PHILADELPHIA -- A team that chugged diligently through the season's first three months appears to be limping into the All-Star break.

Despite an admirable but not quite sufficient effort from Braden Looper, the Cardinals lost for the sixth time in nine July games on Thursday, falling to the Phillies, 4-1, at Citizens Bank Park. Over three games at one of baseball's most hitter-friendly ballparks, the Cardinals held a menacing lineup to eight runs -- and still lost two out of three.

The Cardinals' offense is sputtering, and it has been for nearly a month now. The Redbirds have tallied 13 runs over their past seven games, all of them against legitimate playoff contenders. Going back further, they've been held to two or fewer runs in 13 of their past 26 games -- fully half of their contests over a span of just under a month.

"We had some good at-bats and we had some that weren't really that good," manager Tony La Russa said. "I thought we took an awful lot of strikes today. We could have been more aggressive. You take strikes and then you're in a position where you're either defending to put the ball in play or chasing ones that aren't as good. I didn't think we did a very good job of being aggressive with hittable pitches."

Since July began, the Cardinals are batting .235 as a team, with a gruesome .294 on-base percentage and a .389 slugging percentage. They're still flashing some power, averaging more than a home run per game, but they're walking less often, striking out more often and generally producing less than they were earlier in the year.

And so even in a series where they pitched exceptionally well, the Redbirds could manage only one victory.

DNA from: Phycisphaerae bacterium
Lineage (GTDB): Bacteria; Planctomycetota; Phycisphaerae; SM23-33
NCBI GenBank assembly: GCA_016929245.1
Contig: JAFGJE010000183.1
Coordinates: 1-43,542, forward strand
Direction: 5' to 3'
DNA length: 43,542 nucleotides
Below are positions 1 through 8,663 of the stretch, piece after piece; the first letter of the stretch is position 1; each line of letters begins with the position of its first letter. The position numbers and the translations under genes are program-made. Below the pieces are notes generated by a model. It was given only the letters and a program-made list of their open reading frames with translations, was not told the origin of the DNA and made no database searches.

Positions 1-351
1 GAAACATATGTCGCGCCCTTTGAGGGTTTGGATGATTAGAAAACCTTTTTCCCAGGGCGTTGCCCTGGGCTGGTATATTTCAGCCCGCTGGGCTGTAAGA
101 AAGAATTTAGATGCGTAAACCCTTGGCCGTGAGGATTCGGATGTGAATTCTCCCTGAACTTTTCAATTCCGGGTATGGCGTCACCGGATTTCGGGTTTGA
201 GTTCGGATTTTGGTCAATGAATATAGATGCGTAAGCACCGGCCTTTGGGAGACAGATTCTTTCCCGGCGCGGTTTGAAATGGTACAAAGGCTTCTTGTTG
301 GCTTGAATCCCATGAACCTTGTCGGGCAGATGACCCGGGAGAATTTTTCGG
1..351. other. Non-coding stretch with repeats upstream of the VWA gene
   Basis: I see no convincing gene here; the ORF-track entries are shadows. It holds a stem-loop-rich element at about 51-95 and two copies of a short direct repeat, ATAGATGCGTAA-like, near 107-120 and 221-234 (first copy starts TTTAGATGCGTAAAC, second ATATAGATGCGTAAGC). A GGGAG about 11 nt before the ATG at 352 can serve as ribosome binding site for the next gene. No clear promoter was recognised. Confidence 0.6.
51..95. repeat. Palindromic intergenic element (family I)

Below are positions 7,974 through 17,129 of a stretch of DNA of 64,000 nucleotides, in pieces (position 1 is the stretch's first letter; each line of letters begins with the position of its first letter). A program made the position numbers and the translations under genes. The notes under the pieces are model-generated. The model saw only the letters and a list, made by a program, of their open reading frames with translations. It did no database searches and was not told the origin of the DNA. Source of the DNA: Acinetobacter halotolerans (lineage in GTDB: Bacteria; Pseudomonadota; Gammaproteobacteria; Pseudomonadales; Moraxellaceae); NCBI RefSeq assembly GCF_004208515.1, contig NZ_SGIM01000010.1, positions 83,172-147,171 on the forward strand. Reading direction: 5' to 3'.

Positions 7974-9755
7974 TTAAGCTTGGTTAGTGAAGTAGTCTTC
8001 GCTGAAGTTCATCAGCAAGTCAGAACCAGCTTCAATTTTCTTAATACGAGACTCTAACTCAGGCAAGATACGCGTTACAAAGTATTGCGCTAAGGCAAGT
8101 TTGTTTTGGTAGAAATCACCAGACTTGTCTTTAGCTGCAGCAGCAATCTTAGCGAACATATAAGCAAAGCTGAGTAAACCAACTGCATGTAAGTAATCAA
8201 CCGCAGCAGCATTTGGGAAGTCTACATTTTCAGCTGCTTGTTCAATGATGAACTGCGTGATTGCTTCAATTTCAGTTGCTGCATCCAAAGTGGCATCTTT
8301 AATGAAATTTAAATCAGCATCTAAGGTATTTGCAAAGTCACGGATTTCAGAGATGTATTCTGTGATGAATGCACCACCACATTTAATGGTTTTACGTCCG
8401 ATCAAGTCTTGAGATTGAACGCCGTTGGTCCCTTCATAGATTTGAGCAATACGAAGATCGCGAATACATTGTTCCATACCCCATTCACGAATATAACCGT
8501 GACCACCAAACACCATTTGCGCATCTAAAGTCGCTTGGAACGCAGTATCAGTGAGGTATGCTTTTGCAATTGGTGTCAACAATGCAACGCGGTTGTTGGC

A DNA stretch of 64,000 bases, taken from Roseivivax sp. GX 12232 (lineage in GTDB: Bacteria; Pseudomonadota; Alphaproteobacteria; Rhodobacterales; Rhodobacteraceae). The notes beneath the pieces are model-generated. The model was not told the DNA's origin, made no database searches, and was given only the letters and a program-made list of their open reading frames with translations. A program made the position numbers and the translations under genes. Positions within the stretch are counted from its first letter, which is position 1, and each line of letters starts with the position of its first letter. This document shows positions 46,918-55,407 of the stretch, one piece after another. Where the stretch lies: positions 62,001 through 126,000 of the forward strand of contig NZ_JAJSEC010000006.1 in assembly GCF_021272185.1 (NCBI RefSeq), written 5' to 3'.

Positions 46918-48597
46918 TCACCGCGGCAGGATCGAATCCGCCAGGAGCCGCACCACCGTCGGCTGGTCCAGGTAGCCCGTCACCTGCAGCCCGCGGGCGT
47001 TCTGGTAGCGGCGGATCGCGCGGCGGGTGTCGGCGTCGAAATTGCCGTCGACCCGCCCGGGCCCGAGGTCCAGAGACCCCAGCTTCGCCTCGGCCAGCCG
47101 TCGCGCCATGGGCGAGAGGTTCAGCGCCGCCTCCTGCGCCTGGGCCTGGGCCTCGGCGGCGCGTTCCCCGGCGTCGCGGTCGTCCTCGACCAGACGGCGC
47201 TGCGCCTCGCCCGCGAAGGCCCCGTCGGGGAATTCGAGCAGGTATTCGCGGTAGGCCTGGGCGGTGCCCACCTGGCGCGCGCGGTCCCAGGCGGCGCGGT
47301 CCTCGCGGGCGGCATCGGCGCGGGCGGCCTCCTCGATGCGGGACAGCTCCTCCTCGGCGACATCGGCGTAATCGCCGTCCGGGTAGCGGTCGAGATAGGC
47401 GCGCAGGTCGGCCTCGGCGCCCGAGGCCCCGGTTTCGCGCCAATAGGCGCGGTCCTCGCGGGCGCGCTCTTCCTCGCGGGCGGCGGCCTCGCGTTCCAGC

"We hit a couple of balls hard, but we should have done a better job the last couple of days than we have," said Albert Pujols.

The slugger singled twice in four at-bats. But in those four trips to the plate, he had a total of one runner on base in front of him.

"We just haven't put a streak together with a bunch of base hits in one inning," Pujols said. "We've got a hit here and there, a couple of hits, but we haven't gotten the big hit we need."

Looper, meanwhile, was punished by two big hits -- both off the bat of burgeoning Cardinals killer Ryan Howard. Looper permitted a two-run homer to Howard in the first inning and a solo shot in the sixth, sandwiched around a Chase Utley RBI double in the third. In four plate appearances against Looper, Howard has three home runs.

"I made a bad pitch the first inning," Looper said. "It was 3-2, I was trying to go down and away, and I pulled it and it was down and in. He just stayed through it. He's got tremendous power.

"The second one was a changeup on the black a little above the knee that he just popped up to left field that carried out of this ballpark. It's probably a can of corn at our place. But you've got to get that ground ball there rather than letting him put the ball in the air."

Howard presents a curious problem for pitchers. A .234 hitter even after a monstrous series against the Cardinals, Howard is a hitter who pitchers know they can get out if they make good pitches. But as a spectacular power source, he can punish any pitcher who makes a mistake. So you can be aggressive and try to make your pitch -- but if you miss, look out.

Twice, Looper missed. And with a struggling offense unable to pick him up, that meant a loss. The Phillies totaled eight runs in three games, but won two of them.

"That's not a lot of runs for this park," said Pujols, before adding, "Obviously it was enough to lose the series."